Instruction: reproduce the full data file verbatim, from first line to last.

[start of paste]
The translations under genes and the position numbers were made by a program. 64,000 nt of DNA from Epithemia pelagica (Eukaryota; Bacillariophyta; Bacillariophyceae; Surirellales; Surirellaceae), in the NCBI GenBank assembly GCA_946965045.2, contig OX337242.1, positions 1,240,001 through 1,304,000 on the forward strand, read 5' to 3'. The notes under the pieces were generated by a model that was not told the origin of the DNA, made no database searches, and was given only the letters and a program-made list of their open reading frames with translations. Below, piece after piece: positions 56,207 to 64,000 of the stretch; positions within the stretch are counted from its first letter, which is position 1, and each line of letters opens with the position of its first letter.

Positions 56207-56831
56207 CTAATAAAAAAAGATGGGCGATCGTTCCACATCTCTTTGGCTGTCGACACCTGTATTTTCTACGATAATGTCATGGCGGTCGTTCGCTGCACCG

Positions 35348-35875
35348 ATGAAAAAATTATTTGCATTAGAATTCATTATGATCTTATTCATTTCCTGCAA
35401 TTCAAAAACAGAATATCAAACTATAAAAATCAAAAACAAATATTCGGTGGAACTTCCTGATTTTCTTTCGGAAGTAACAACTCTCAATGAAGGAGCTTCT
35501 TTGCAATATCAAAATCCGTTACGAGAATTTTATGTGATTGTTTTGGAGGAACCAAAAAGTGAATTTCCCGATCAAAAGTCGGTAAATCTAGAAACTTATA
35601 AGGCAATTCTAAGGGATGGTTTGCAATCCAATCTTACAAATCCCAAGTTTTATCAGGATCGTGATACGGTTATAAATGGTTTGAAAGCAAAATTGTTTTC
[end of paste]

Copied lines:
The translations under genes and the position numbers were made by a program. 64,000 nt of DNA from Epithemia pelagica (Eukaryota; Bacillariophyta; Bacillariophyceae; Surirellales; Surirellaceae), in the NCBI GenBank assembly GCA_946965045.2, contig OX337242.1, positions 1,240,001 through 1,304,000 on the forward strand, read 5' to 3'. The notes under the pieces were generated by a model that was not told the origin of the DNA, made no database searches, and was given only the letters and a program-made list of their open reading frames with translations. Below, piece after piece: positions 56,207 to 64,000 of the stretch; positions within the stretch are counted from its first letter, which is position 1, and each line of letters opens with the position of its first letter.

Positions 56207-56831
56207 CTAATAAAAAAAGATGGGCGATCGTTCCACATCTCTTTGGCTGTCGACACCTGTATTTTCTACGATAATGTCATGGCGGTCGTTCGCTGCACCG

Positions 35348-35875
35348 ATGAAAAAATTATTTGCATTAGAATTCATTATGATCTTATTCATTTCCTGCAA
35401 TTCAAAAACAGAATATCAAACTATAAAAATCAAAAACAAATATTCGGTGGAACTTCCTGATTTTCTTTCGGAAGTAACAACTCTCAATGAAGGAGCTTCT
35501 TTGCAATATCAAAATCCGTTACGAGAATTTTATGTGATTGTTTTGGAGGAACCAAAAAGTGAATTTCCCGATCAAAAGTCGGTAAATCTAGAAACTTATA
35601 AGGCAATTCTAAGGGATGGTTTGCAATCCAATCTTACAAATCCCAAGTTTTATCAGGATCGTGATACGGTTATAAATGGTTTGAAAGCAAAATTGTTTTC